Sıra dışı ölümler listesi
Bu sıra dışı ölümler listesi, tarih boyunca kaydedilen ve birçok kaynak tarafından olağandışı olduğu belirtilen benzersiz veya son derece nadir ölüm durumlarını içerir.
|Kişinin adı||Resim||Ölüm tarihi||Açıklama|
|Atinalı Drakon||y. MÖ 620||Atinalı bir parlamenter olan Drakon'un, Egine'deki bir tiyatroda kendisini takdir eden vatandaşlar tarafından üzerine atılan palto ve şapkalardan dolayı boğularak öldüğü bildirilmiştir. |
|Şarondas||Late 7th to early 5th century BC||Şarondas Sicilyalı bir Yunan kanun koyucuydu.  Tarihçi Diodoros'a göre, Meclise silah getiren herkesin idam edilmesi gerektiğine dair bir yasa çıkardı.  Bir gün kırsal kesimdeki bazı haydutları yenmek için yardım arayarak Meclis'e geldi, fakat bu esnada kemerine bir bıçak takılıydı.  Durumu fark etti ve kendi koyduğu kanunu korumak için yanındaki bıçak ile intihar etti.|
|Arrhichion of Phigalia||564 BC||Arrichion of Phigalia, a Greek pankratiast, caused his own death during the Olympic finals. Held by his unidentified opponent in a stranglehold and unable to free himself, Arrichion kicked his opponent, causing him so much pain from a foot/ankle injury that the opponent made the sign of defeat to the umpires, but at the same time broke Arrichion's neck. Since the opponent had conceded defeat, Arrichion was proclaimed the victor posthumously.|
|Sisamnes||c. 525 BC||According to Herodotus, Sisamnes was a corrupt judge under Cambyses II of Persia. He accepted a bribe and delivered an unjust verdict. As a result, the king had him arrested and flayed alive. His skin was then used to cover the seat in which his son would sit in judgment.|
|Pythagoras of Samos||y. 495 BC||Ancient sources disagree on how the Greek philosopher Pythagoras died, but one late and probably apocryphal legend reported by both Diogenes Laërtius, a third-century AD biographer of famous philosophers, and Iamblichus, a Neoplatonist philosopher, states that Pythagoras was murdered by his political enemies. Supposedly, he almost managed to outrun them, but he came to a bean field and refused to run through it because he had prohibited beans as ritually unclean. Since cutting through the field would violate his own teachings, Pythagoras simply stopped running and was killed. This story may have been fabricated by Neanthes of Cyzicus, on whom both Diogenes and Iamblichus rely as a source.|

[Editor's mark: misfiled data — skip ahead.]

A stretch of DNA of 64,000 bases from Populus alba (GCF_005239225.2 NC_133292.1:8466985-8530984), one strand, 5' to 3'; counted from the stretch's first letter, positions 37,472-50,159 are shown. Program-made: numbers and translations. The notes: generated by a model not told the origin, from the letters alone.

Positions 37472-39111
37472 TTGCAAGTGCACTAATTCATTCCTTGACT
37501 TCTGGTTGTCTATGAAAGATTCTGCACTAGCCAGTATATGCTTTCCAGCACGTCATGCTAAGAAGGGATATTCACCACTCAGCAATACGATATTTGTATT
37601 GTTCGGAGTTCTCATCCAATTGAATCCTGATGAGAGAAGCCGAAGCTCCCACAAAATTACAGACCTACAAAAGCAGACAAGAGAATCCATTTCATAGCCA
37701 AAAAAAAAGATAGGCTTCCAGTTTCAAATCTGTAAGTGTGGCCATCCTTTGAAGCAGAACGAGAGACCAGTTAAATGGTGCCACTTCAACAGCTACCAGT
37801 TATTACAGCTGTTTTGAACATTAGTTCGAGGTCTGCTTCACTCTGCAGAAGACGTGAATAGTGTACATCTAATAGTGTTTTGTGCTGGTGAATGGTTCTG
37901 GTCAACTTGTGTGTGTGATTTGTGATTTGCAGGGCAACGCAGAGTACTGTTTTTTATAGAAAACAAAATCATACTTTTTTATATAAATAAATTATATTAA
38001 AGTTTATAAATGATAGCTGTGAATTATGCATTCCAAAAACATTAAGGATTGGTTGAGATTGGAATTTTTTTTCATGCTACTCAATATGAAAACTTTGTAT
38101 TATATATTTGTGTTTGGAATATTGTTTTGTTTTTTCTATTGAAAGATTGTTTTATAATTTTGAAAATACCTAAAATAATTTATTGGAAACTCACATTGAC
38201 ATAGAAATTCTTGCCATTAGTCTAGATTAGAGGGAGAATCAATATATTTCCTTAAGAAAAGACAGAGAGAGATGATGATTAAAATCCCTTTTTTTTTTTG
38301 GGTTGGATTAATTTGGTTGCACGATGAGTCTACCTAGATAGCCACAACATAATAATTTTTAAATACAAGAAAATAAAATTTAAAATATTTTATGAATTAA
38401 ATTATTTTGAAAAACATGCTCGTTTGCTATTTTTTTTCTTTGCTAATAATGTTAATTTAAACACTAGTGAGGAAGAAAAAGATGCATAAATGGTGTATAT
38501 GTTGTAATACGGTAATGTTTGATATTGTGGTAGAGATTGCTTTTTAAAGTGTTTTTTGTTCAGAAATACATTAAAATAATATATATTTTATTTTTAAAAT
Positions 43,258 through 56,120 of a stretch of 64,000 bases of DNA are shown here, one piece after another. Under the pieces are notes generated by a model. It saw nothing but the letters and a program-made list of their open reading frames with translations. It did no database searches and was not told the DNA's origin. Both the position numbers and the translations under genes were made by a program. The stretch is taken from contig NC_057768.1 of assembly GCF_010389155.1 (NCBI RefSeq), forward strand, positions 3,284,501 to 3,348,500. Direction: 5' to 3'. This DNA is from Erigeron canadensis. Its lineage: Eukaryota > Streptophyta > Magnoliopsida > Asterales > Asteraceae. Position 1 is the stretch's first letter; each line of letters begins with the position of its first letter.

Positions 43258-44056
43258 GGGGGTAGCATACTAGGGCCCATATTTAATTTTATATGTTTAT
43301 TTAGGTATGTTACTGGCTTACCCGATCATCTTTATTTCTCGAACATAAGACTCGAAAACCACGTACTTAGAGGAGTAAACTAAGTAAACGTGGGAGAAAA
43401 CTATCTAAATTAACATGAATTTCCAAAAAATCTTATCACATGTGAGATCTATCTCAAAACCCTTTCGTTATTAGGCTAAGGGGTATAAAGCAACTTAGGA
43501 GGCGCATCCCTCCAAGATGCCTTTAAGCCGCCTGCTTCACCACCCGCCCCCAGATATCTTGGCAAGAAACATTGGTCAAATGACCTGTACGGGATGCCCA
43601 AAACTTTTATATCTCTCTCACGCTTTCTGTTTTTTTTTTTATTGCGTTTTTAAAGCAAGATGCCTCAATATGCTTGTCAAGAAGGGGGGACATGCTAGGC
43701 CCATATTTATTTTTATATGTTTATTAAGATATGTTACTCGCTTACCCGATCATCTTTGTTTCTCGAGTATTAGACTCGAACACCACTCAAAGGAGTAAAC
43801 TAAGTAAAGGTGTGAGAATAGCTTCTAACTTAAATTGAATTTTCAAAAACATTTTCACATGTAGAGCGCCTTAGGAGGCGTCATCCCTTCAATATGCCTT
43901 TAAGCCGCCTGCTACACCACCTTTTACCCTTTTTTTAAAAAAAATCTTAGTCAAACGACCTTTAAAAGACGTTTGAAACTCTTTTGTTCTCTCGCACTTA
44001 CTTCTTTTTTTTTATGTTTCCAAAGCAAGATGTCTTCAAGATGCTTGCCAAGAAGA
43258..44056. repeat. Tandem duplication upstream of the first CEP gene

|Heraclitus of Ephesus||y. 475 BC||According to one account given by Diogenes Laërtius, the Greek philosopher Heraclitus was said to have been devoured by dogs after smearing himself with cow manure in an attempt to cure his dropsy.|
|Themistocles||y. 459 BC||Themistocles, the Athenian general who won the Battle of Salamis, actually died of natural causes in exile, but was widely rumored to have committed suicide by drinking bull's blood. Since bull's blood is not actually poisonous, Themistocles cannot have died in this way, but the legend is widely retold in classical sources. The early twentieth-century English classicist Percy Gardner proposed that the story about him drinking bull's blood may have been based on an ignorant misunderstanding of a statue showing Themistocles in a heroic pose, holding a cup as an offering to the gods. The comedic playwright Aristophanes references Themistocles drinking bull's blood in his comedy The Knights (performed in 324 BC) as the most heroic way for a man to die.|
|Aeschylus||y. 455 BC||According to Valerius Maximus, Aeschylus, the eldest of the three great Athenian tragedians, was killed by a tortoise dropped by an eagle that had mistaken his bald head for a rock suitable for shattering the shell of the reptile. Pliny, in his Naturalis Historiæ, adds that Aeschylus had been staying outdoors to avert a prophecy that he would be killed by a falling object.|
|Empedocles of Akragas||y. 430 BC||Empedocles of Acragas was a Pre-Socratic philosopher from the island of Sicily, who, in one of his surviving poems, declares himself to have become a "divine being... no longer mortal". According to Diogenes Laërtius, he tried to prove he was an immortal god by leaping into Mount Etna, an active volcano. This legend is also alluded to by the Roman poet Horace.|
|Sophocles||y. 406 BC||A number of "remarkable" legends concerning the death of Sophocles, another of the three great Athenian tragedians, are recorded in the late antique Life of Sophocles. According to one legend, he choked to death on an unripe grape. Another says that he died of joy after hearing that his last play had been victorious. A third account reports that he died of suffocation after reading aloud a lengthy monologue from the end of his play Antigone without pausing to take a breath for commas or punctuation.|
|Mithridates||401 BC||Mithridates, a Persian soldier who embarrassed his king, Artaxerxes II, by boasting of killing his rival, Cyrus the Younger (who was the brother of Artaxerxes II), was executed by scaphism. The king's physician, Ctesias, reported that Mithridates survived the insect torture for 17 days.|